Gargantua and Pantagruel
Book written by François Rabelais
It has been a few decades, but the truth of the matter is that I did not read everything assigned in high school English class. I read a lot of it, but sometimes it was just too much to ask. I specifically remember two works: Oscar Wilde’s The Picture of Dorian Gray and Gargantua and Pantagruel. No doubt I remember both lapses because the teacher made the pieces seem worthy of the attention of a teenager like me. Wilde will have to wait a bit more, but I have now read the Rabelais’ entire masterwork. Let English teachers everywhere rejoice!
In school, we actually read a few mere excerpts from Gargantua and Pantagruel from one of those Norton anthologies that were everywhere at the time. I checked both volumes of the Everyman Library version out of the local library for this go-round. I mention this because it has an interesting introduction about the translation (the originial was written in Renaissance French), which was done in the 17th century, nearly a hundred years after Rabelais’ death. It seems Thomas Urquhart, the translator, tended to expand on the jokes. So, the numerous funny lists could always use a few more puns. For that matter, Rabelais’ may have been making up words. I wouldn’t know, but the English text is littered with unexpected terms. Let me open at random. Pages 322/323 of Volume One contain the following words: chironomatic, culbutizing, ithyphallos, Jack-pudding, sempiternal, etc.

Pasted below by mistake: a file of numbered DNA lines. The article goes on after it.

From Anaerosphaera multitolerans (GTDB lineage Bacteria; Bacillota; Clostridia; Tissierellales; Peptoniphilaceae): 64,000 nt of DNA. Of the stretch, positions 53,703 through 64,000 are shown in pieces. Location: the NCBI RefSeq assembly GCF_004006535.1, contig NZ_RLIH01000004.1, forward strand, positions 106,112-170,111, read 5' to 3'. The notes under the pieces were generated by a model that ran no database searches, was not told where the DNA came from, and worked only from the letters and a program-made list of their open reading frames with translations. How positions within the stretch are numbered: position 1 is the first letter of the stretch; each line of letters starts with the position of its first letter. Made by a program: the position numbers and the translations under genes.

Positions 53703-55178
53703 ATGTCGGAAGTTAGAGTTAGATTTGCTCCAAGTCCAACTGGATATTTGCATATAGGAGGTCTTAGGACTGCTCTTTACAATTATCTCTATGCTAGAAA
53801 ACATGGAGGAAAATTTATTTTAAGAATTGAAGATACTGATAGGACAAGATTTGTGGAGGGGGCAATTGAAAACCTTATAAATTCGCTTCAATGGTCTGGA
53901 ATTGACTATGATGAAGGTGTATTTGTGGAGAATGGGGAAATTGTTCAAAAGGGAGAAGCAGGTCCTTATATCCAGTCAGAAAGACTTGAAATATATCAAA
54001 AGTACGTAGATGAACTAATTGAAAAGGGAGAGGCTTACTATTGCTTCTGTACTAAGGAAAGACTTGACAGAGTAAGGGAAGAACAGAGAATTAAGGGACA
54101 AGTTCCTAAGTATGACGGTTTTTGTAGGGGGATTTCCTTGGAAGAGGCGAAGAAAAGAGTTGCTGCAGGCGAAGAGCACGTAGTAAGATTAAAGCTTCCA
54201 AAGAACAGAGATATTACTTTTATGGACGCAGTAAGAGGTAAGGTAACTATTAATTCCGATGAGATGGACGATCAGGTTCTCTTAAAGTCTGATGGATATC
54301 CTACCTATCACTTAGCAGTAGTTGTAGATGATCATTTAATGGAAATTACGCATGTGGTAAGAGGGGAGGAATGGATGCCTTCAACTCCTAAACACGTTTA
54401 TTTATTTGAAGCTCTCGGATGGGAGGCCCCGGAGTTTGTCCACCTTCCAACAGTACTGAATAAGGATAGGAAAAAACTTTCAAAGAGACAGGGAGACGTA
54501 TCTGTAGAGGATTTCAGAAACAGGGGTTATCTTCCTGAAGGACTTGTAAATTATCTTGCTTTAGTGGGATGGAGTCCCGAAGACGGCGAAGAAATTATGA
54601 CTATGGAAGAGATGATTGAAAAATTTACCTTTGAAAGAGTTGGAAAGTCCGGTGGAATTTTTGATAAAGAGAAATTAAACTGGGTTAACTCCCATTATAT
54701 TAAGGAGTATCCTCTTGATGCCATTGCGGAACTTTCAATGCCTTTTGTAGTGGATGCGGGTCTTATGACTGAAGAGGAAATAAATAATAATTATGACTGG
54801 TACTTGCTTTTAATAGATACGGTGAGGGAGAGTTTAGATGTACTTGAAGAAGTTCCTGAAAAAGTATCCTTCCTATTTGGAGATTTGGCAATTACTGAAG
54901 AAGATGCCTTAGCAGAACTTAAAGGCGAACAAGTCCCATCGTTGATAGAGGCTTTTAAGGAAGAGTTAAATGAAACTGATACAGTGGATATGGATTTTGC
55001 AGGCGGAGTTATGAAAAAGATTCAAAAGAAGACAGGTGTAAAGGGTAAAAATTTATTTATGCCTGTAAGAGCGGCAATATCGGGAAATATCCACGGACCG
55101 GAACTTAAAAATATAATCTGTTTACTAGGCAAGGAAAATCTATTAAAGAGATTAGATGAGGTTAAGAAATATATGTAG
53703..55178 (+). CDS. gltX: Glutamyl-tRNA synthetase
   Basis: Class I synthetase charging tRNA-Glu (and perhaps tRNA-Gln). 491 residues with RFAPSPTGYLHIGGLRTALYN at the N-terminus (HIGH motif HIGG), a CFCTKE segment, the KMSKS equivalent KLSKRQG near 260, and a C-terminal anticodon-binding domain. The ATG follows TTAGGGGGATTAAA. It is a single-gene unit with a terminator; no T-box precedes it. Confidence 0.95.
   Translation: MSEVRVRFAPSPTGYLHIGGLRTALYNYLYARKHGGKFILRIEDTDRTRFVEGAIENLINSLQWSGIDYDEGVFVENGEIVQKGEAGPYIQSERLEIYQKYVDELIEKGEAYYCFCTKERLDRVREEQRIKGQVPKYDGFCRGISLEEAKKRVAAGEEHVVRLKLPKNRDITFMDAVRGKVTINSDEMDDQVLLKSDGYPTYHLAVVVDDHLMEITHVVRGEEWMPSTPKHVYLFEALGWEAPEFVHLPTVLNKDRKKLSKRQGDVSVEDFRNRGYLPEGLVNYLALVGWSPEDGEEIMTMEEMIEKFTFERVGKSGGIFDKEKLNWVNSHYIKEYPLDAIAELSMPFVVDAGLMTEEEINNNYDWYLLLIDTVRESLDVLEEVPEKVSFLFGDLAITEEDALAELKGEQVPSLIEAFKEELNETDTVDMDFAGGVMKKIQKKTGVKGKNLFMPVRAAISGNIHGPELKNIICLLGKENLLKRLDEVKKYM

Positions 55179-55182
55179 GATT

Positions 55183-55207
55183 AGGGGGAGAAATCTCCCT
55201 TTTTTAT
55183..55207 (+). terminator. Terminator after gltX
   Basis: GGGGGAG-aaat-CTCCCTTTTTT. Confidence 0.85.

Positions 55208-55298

Yes, we’re all wondering why someone would read all of that. The fact is that the books are funny. The pages are littered with jokes, many of them filthy. Rabelais’ made fun of the Catholic church, lawyers, doctors, soothsayers and bureaucrats endlessly. He had no patience for bad rulers or pointless wars. Relations between men and women provide endless fodder for ribald humor.
Written as five books filled with short chapters,the plot moves along at a staggering pace. Halfway through, I realized that it felt most like reading someone’s blog as a long-form work. In this case, it was not exactly autobiographical so much as an unending work of fiction.
Also, the perspective gained is truly remarkable. This was written before Shakespeare and Cervantes. The reality is that people were fed up with hypocrisy and stupidity five hundred years ago. They did see all the ways that warmongers took advantage of people’s credulity. Getting married was a shot in the dark for happiness. Monks (like Rabelais) had children and did much worse things. There are no original sins. Our fault is refusing to recognize them when they reappear before they do more harm.
What’s weird is that I can’t justify encouraging anyone to read this. It is definitely hard work. The references to contemporary events are beyond anyone but a true scholar of the period to comprehend (I am not one). The jokes were written long before modern theories of humor took hold. For instance, the idea that the best jokes list three things was a long way off. Any funny list for Rabelais started somewhere around ten and ended upwards of a few hundred.
Lastly, the books end with… well, let’s just leave it at they do end.
What’s it all about?
You’ve Got to Check This Out is a blog series about music, words, and all sorts of artistic matters. It started with an explanation. 127 more to go.
New additions to You’ve Got to Check This Out release regularly. Also, free humor, short works, and poetry post irregularly. Receive notifications on Facebook by friending or following Craig.
Images may be subject to copyright.